The ILO warns that acts of violence can occur in any workplace, anywhere. No company, no department is immune — least of all information technology organizations.
Connecticut Lottery Corp., for example, was a bastion of white-collar workers. Onetime-accountant-turned-killer Matthew Beck had been demoted to data processor — his duties shifted to the IS department — before his shooting rampage began.
What set Beck off, experts say, was his perceived mistreatment by management: A 1996 job change into the IS department should have included a $2-per-hour raise, he believed. Although lottery officials had agreed in January that Beck had been performing work outside his job classification, negotiations continued into March on how much the company owed him.
"People who commit violent acts are trying to regain control," says Gary Salmans, vice president and risk manager at Sedgwick of Colorado, Inc., a Denver-based insurance brokerage firm.
"There's always been stress in the workplace, but the higher the use of technology — as a means of communication, as well as just sitting in front of a computer all day — the more violence-prone we seem to become," says Salmans, who counsels companies on violence prevention.
That doesn't mean that computing technology promotes violence. Nor does it mean that technology organizations, per se, are at special risk. What it does mean is this: Today's undermanned and overstressed technology staffs often work in isolation. Face-to-face conversations tend to happen in hallways, rather than sitting around the lunchroom, which provides fewer outlets for staff members to vent their frustrations. Colleagues and managers turn to E-mail as the preferred form of communication, with little regard for tone.
The result? A noncaring atmosphere. Employees are increasingly being thrown into corporate cultures that exacerbate or condone hostile behavior. Add the inability of some individuals to deal with anger and poor management practices that promote perceptions of injustice. Mix the two, and you cook up a combustible stew. Such ingredients are not unique to IT organizations — they're just too prevalent for IT's own good.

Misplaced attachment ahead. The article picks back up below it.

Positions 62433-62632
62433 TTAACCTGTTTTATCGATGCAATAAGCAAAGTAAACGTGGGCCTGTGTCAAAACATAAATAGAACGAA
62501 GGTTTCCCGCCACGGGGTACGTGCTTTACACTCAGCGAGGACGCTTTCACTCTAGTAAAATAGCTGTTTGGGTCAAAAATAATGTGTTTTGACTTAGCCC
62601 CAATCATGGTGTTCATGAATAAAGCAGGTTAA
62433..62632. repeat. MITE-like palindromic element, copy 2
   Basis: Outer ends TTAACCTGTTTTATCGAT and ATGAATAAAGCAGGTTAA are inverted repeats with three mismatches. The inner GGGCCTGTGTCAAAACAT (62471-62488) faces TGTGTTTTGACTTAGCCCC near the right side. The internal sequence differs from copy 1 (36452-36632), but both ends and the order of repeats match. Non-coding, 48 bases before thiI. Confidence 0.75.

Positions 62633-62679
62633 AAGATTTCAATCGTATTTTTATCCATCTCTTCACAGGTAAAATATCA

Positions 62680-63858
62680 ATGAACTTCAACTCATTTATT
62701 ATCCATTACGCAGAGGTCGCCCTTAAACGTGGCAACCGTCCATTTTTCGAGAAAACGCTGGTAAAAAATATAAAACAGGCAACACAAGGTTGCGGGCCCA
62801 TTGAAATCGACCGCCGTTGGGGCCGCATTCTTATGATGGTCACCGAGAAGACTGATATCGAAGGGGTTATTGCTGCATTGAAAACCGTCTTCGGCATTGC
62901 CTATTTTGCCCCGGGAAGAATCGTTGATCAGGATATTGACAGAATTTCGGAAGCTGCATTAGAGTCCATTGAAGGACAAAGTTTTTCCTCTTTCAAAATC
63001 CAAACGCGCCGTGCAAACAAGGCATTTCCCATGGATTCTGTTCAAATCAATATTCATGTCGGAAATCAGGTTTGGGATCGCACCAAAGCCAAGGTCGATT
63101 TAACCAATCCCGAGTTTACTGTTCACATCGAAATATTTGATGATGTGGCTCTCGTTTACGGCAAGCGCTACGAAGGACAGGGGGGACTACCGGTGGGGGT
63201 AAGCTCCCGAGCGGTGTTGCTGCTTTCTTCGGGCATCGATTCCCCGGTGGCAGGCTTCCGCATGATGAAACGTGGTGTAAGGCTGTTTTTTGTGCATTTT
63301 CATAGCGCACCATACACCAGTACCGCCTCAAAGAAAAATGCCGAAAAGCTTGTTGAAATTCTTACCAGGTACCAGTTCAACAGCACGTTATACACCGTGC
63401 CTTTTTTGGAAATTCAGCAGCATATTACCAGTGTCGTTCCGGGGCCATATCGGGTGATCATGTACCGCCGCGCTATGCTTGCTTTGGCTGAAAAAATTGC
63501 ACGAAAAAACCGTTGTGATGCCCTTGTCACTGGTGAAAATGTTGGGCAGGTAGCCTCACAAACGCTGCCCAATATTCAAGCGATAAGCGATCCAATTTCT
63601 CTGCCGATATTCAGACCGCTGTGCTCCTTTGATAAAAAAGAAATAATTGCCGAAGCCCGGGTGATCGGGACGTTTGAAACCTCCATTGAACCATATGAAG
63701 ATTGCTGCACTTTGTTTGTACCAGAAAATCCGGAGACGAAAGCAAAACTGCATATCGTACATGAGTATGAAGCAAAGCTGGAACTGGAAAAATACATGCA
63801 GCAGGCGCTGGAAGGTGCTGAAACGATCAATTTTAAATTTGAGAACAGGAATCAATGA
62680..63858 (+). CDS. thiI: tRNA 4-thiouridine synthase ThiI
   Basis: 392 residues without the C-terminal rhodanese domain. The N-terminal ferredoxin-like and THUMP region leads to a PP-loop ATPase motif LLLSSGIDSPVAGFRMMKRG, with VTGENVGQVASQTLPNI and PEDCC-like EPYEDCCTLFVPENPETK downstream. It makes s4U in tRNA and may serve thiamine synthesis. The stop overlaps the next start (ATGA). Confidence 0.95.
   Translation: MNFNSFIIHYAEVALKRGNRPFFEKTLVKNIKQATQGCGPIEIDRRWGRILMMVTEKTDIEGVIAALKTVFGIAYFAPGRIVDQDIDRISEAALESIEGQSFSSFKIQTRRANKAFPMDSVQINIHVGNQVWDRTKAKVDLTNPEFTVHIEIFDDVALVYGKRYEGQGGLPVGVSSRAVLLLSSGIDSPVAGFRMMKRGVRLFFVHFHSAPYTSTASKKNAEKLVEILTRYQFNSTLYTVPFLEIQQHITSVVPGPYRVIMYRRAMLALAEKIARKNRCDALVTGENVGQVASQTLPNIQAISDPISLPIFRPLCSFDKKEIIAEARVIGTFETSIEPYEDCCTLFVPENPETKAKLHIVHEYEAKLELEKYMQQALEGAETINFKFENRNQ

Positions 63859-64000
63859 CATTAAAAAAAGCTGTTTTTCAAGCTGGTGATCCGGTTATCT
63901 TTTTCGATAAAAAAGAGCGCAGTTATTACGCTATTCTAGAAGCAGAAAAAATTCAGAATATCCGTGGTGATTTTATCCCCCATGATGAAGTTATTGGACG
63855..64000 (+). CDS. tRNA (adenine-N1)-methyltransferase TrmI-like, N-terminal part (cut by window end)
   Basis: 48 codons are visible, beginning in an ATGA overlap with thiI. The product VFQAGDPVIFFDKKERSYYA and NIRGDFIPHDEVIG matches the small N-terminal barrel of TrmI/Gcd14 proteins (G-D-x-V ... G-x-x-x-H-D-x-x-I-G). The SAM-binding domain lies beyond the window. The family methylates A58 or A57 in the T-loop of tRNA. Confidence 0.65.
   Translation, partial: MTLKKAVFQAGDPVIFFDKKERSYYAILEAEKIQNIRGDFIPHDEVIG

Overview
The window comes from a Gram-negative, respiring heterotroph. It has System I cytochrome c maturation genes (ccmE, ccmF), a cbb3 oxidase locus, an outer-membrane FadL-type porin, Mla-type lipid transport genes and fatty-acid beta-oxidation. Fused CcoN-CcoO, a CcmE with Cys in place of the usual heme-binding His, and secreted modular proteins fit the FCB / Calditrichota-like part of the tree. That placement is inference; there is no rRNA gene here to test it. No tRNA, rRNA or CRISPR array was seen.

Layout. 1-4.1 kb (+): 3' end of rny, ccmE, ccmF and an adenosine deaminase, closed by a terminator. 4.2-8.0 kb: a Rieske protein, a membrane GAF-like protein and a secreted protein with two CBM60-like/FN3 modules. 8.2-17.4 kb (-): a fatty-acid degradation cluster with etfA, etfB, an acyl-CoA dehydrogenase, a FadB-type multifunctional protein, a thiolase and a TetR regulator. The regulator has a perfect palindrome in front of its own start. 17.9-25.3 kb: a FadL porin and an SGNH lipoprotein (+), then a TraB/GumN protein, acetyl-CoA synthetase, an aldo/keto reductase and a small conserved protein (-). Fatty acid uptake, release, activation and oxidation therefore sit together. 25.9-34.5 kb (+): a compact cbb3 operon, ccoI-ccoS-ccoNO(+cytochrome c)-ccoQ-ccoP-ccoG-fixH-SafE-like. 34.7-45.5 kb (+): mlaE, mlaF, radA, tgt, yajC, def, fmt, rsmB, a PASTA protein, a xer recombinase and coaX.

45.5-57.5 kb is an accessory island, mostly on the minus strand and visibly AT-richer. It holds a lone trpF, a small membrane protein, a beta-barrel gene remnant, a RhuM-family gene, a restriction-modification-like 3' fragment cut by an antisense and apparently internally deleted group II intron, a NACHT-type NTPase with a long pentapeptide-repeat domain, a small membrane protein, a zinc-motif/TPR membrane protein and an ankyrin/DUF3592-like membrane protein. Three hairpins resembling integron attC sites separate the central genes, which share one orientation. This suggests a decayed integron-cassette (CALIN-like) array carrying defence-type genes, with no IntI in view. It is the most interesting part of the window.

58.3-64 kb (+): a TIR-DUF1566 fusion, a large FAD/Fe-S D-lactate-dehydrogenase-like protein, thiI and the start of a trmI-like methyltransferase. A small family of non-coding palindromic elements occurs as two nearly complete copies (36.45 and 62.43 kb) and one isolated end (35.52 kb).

"People's penchant for hostility is about their inability to cope with adversity, and can't be associated with a particular type of industry or job. The problem is no worse for technical workers," maintains Coeta Chambers, human resources attorney at Intel Corp. in Santa Clara, Calif. Chambers, as a member of Intel's Workplace Response Team, helped write the company's guidelines on dealing with hostile behavior.
Chambers is right — despite shocking incidents at the Connecticut State Lottery this year and at ESL, Inc. in Sunnyvale, Calif., 10 years ago. In the latter incident, an ex-employee blasted through company doors to get at a former colleague he'd been stalking. Other work environments more likely to feel the stings of murderous hostility include health care, late-night retail stores and law firms, according to the ILO.
Still, workers killing colleagues represents only 3% to 5% of workplace violence, experts say. Far more prevalent acts of intentional harm include fighting, biting, bullying, shouting and vicious gossip. The key word is "intentional." We're not just talking about unthinking rudeness. It's behavior that's calculated to do damage.
"There is a wide range of aggressive behaviors that can harm people physically and psychologically — as well as the company's bottom line," says Dr. Joel H. Neuman, director of the Center for Applied Management at the State University of New York in New Paltz.
"The FBI lists three types of exposure to violence by industries, with Type 1 having the potential for robbery and Type 2 being those that can be threatened by angry customers," says Beth Lindamood, senior analyst at Great American Insurance Cos. in Cincinnati. "The computer industry falls into Type 3 — which is the most difficult to predict."
That third source of potential danger includes disgruntled employees and ex-spouses. "The danger signs can come out by asking the right questions in the interview process," Lindamood says. "Listen for why someone left a previous job. Was it a supervisor always stealing this person's ideas or always promoting someone else? It's especially revealing if that person has problems with authority figures."
According to the FBI, the profile of a person most likely to "go postal" is a white male, between 30 and 40 years old, with a keen interest in guns. Chances are you know some people who fit that all-too-vague description, so the U.S. Department of Justice has added the following warning signs to that profile:
· Someone who holds irrational ideas and beliefs.
· An employee experiencing exceptional stress outside of work, such as a divorce.
· A person who is fascinated by weapons.
· An employee who displays unwarranted anger.
· A person who can't take criticism.
· Someone who expresses a lack of concern for the safety of others.
Such warning signs paint a picture of a worker who not only can't get along with others but who actually prefers being solitary.
The trouble with applying that profile to an IT organization: It describes the stereotypical software geek — unwilling or unable to interact with fellow humans. Even worse, by the time you notice an employee exhibiting three or four of these indicators, he may already be close to extreme action.
Garner is a freelance writer in San Carlos, Calif.